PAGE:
The project members have much to discuss in order to achieve success in this big, cross-border project.
While Tanaka was spending all his time doing experiments at Torishima Test Field, Nishida, another member of the project team, was pursuing market research in anticipation of successful development of the technology. Nishida's strategy targeted overseas markets from the beginning because Japan had a limited supply of biogas to upgrade. Among others, he set his eyes on Thailand, which world ranked third in palm oil production and second in cassava production. Nishida considered that this country had a rich source of agricultural residue from which biogas could be obtained. Another advantage of Thailand was the widespread use of natural gas vehicles, which could use CBG as a fuel. He also guessed that the government-led promotion of the use of CBG, as mentioned above, must be a favorable factor.
Nishida began his market research in Thailand by listing palm oil and cassava factories as biogas sources and visited them door to door. His visits had two purposes: to determine if local factories had the ability to supply materials for biogas and to ask promising factories for their cooperation in a local pilot test. Osaka Gas (Thailand) Co., Ltd., a Daigas Group company there, helped Nishida with the research. In a foreign land where he did not know how to get around and sometimes could not communicate in English, he felt encouraged to have the support of the staff of the local subsidiary. However, things did not go smoothly. Most of the factories were hard to access. Sometimes a five-hour drive for a factory visit turned out to be a complete waste of time. Still, Nishida continued his visit around the country, believing that somewhere there was a factory that would be sympathetic to this project. And he finally found one—ABC, a palm oil manufacturer.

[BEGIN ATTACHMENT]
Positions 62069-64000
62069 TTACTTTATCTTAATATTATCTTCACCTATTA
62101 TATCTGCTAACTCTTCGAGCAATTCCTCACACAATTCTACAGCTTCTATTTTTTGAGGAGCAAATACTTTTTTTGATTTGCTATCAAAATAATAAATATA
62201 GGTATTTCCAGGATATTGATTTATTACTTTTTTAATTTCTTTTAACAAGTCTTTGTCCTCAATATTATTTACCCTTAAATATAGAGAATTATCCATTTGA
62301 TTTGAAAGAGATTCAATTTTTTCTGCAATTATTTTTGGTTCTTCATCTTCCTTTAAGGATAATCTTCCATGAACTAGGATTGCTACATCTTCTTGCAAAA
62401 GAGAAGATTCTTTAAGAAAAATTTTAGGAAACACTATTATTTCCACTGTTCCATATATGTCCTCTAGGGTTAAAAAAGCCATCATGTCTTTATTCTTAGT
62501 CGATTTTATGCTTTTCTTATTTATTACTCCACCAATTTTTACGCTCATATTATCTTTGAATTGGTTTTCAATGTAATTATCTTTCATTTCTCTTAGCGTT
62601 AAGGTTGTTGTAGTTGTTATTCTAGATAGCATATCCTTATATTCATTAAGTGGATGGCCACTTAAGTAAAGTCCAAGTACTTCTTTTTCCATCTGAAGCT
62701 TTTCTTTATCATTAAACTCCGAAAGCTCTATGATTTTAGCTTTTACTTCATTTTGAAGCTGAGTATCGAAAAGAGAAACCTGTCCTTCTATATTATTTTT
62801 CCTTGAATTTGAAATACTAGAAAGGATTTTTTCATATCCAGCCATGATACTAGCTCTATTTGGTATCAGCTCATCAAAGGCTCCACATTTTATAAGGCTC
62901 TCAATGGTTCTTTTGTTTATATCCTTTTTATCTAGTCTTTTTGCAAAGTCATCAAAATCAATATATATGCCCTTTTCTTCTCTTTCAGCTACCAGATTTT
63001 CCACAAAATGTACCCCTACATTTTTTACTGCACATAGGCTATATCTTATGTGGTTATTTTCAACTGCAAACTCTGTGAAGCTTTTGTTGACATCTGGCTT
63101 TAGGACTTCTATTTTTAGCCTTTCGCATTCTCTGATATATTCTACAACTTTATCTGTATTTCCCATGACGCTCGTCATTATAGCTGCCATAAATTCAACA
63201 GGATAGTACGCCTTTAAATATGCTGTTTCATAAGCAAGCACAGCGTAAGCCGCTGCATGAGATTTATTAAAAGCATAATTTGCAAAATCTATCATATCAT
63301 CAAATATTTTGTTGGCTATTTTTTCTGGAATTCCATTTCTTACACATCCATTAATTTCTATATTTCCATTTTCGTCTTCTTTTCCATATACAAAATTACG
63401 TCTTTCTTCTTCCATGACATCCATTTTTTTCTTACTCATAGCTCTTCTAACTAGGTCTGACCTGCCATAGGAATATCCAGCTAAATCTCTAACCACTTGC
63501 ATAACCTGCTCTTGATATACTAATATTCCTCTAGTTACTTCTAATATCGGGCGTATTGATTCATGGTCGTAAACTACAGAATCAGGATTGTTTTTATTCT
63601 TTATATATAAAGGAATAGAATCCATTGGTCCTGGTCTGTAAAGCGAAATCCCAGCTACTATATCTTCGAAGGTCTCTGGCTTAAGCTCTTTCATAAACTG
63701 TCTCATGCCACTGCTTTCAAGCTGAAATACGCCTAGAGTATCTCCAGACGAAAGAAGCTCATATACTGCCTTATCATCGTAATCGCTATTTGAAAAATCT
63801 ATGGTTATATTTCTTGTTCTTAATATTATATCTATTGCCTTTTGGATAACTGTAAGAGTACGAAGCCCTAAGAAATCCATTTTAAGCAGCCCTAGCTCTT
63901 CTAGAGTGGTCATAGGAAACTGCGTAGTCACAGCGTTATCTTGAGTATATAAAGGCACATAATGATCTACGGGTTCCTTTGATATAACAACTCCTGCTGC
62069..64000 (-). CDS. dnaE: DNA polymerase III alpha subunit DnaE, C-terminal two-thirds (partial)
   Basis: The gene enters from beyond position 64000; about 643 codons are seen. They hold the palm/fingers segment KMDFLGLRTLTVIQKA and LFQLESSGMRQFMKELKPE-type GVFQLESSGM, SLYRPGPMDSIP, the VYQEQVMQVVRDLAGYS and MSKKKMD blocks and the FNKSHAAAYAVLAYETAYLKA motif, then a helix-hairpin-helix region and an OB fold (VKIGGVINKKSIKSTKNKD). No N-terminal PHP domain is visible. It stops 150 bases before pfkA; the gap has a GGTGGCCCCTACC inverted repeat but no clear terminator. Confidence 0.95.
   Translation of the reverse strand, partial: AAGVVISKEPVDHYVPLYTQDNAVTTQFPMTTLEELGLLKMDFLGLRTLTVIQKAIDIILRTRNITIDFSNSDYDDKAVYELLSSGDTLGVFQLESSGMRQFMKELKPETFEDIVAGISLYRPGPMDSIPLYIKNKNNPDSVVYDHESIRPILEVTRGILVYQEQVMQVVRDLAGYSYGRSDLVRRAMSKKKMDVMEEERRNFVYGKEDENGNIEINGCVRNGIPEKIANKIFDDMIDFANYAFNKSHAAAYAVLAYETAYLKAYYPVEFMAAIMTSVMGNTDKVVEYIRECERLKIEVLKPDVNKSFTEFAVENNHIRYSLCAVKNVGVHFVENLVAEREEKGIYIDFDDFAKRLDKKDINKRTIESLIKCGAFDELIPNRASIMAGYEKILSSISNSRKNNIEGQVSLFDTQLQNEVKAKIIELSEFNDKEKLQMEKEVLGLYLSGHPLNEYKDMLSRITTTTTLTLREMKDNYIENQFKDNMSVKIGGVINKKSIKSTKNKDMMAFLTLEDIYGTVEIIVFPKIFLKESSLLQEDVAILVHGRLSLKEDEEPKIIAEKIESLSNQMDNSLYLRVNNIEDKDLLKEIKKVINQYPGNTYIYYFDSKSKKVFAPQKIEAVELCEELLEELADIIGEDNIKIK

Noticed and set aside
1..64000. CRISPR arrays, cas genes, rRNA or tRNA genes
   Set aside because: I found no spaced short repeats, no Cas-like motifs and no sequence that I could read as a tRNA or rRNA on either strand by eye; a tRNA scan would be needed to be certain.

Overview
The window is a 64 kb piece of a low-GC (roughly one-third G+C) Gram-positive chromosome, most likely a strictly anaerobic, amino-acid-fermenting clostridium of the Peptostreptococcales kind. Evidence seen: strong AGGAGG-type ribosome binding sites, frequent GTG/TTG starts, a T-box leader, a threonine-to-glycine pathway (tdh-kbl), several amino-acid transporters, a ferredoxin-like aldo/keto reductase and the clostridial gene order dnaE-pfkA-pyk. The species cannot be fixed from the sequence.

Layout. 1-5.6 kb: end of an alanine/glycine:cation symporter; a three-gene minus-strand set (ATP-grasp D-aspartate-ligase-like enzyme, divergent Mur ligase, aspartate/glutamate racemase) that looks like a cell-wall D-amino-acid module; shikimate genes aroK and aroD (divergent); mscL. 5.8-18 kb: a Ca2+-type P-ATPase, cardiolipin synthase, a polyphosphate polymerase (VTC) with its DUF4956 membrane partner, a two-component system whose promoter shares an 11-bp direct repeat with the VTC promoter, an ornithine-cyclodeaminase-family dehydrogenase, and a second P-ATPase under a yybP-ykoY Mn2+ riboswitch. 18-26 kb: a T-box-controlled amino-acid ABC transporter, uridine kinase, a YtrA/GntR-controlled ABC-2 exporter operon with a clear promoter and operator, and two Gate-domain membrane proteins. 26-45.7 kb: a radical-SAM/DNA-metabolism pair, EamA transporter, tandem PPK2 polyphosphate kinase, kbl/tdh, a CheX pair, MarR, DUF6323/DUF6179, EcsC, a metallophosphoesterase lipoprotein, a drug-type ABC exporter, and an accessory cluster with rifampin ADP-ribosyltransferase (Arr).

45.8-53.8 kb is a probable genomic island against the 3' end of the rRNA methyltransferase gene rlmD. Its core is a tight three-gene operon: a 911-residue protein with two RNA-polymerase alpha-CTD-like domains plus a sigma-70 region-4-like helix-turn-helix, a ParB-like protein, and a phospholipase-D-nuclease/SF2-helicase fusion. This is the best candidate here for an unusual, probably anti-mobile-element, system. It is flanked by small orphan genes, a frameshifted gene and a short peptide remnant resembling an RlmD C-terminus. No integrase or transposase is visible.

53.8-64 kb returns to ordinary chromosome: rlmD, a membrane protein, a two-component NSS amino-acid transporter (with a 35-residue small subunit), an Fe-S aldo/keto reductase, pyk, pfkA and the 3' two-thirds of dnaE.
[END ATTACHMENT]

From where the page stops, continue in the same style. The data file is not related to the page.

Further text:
ABC had been actively working on using energy more effectively, including power generation with biogas from its factory wastewater and selling the electricity to local power companies. In those days, ABC was planning to expand its factory, but it had no chance of selling more electricity to the power companies. ABC was facing the problem of how to deal with excess biogas as a result its factory expansion. Osaka Gas's proposal was a very timely offer to ABC. Discussions between the two went very smoothly. They agreed to build a pilot biogas upgrading facility on the premises of ABC's factory and conduct a one-year pilot testing program there.
It was great to have secured a pilot testing partner, but the process of building the pilot testing facility was an even tougher task. The test equipment Tanaka had developed at Torishima Test Field was only small in scale. A pilot testing facility to be operated for a long period was another story. The world had never seen such a facility. Project team members had never built one, and they were trying to make it happen in a foreign country. This was an unprecedented project for Osaka Gas. Tanaka started off by looking for a local manufacturer to which he could subcontract the fabrication. Under heavy pressure to complete this overseas project he could not afford to fail, Tanaka took charge of the entire process from facility design to construction management, and successfully managed to get the facility completed by the starting day of the pilot testing.
Construction site of the pilot testing facility
In November 2017, Osaka Gas posted a press release: "Pilot Project Launched in Thailand to Explore Biogas Refining and Vehicle Natural Gas Fuel Supply for Future Commercial Usage. "In Thailand, an opening ceremony for the pilot testing facility was held with Thai government officials invited as guests, and the event was shown on TV in the country. At the ceremony, Tanaka and Nishida reflected on the hectic days they had spent leading to the opening of the facility, and renewed their strong determination to make the coming pilot testing a success.